Children's Book Festival Helps Raise Awareness about Accessible Educational Materials (AEM)

The lineup of authors at the Virginia Children's Book Festival Oct 16-17 in Farmville will surely excite readers of all ages. Jacqueline Woodson, Kwame Alexander, Todd Parr, Cece Bell, Sophie Blackall, and many more will be on hand. AIM-VA will have a presence there this year. 

The AIM-VA trainers were booked, but  awareness information about accessible educational materials (AEM), including book conversions by festival and other Kidlit/YA authors, will be available to all who attend. The festival events are free. 

Passion  Juanita Giles, who created the festival out of a passion for literacy among rural populations, was immediately interested in partnering with AIM-VA. She illustrates how book festival and library directors can be more inclusive, raise awareness, and get involved to support the needs of readers who struggle to read print. Book festivals and libraries can be sources to spread the word under the Individuals with Disabilities Education Act (IDEA) and an exception to federal copyright law that textbooks and trade books that a school owns can be converted to formats that best help eligible children learn. The Library of Congress and AIM shared this message at the National Book Festival in Sept (AIM-VA, Sept. 4).

Accessible Editions  Many authors appear at book festivals without being aware that some of their works already are converted to accessible digital text. This happened under a nationwide AEM program that responds to a teacher's request for individual students. They are found eligible by their special education teams. The program applies to students with learning disabilities, including dyslexia, and others with vision and physical disabilities. The alternatives to print include audiobooks with learning supports, accessible PDFs, braille, large print or other conversions.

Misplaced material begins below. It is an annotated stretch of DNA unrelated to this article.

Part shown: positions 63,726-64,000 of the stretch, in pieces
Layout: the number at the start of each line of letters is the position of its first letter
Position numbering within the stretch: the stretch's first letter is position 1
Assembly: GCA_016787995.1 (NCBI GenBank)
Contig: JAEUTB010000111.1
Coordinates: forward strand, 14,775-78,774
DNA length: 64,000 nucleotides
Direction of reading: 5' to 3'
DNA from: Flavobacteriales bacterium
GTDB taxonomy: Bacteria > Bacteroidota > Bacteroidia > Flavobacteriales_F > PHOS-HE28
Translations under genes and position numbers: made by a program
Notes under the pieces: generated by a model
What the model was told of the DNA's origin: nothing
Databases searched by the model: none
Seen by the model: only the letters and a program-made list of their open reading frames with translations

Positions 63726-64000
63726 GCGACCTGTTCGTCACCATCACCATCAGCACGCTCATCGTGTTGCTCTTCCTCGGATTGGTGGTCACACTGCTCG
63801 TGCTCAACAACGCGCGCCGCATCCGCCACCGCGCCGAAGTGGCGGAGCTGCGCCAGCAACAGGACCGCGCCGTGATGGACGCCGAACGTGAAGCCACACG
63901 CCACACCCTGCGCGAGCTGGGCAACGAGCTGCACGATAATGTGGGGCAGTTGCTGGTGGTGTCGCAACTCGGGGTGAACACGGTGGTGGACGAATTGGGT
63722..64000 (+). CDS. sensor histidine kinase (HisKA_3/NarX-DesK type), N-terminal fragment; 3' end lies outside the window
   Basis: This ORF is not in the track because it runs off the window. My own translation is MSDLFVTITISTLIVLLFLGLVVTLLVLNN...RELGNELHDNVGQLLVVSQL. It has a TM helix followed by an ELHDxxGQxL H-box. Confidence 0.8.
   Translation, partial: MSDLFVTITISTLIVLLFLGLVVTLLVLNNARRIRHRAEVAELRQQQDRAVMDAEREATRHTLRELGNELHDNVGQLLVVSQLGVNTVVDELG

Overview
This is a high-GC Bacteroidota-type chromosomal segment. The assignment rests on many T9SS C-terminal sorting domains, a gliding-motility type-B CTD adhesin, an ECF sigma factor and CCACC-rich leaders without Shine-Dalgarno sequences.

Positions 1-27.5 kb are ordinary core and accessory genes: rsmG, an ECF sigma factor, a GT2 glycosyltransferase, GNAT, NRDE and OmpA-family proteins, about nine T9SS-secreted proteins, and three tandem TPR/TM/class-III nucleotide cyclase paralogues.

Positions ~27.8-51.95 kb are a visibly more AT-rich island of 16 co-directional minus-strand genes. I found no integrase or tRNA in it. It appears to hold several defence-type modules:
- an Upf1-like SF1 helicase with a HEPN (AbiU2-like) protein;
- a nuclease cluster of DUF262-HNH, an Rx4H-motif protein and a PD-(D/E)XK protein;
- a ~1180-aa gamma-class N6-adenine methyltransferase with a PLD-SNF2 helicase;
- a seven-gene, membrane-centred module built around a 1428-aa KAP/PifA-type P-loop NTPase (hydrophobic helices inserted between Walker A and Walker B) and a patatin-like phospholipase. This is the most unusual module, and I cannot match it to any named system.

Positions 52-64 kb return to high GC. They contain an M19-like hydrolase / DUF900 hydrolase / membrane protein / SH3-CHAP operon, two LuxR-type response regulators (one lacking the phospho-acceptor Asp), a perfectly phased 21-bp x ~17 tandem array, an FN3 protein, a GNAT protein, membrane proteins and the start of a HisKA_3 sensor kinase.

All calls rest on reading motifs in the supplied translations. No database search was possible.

Poor, Rural Focus Giles had invitations to move the festival from Longwood University to other sites in the Commonwealth. In an article on Oct. 6, the Washington Post by Book World Editor writes a poignant report on the origins of the VIrginia Children's Book Festival and its continuing focus on the literacy of poor and rural children. Be sure to read "Virginia Children’s Book Festival gears up for second year," by Ron Charles! Once a teacher of American literature and critical theory in the Midwest, he "switched to journalism when he realized that if he graded one more paper, he'd go crazy."

We Are AIM-VA  AEM comes at no cost to schools and families. Log onto the AIM-VA home page for learners in Virginia. In other states, contact a special education teacher or school administrator for eligibility guidelines. Mention IDEA or download the list of AEM state contacts.External Link to download the list of AEM state contacts (New Window)

Follow AIM-VA on Facebook External Link to Facebook (New Window)Pinterest External Link to Pinterest (New Window), and Twitter at @AIMVirginia and/or follow me @aimnoncat. Subscribe to AIM-VA's new monthly newsletter. Sign up here.

  

 

 

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June Behrmann

Follow our blog to learn more about accessible materials and how to use them successfully with students who have reading disabilities in Virginia.



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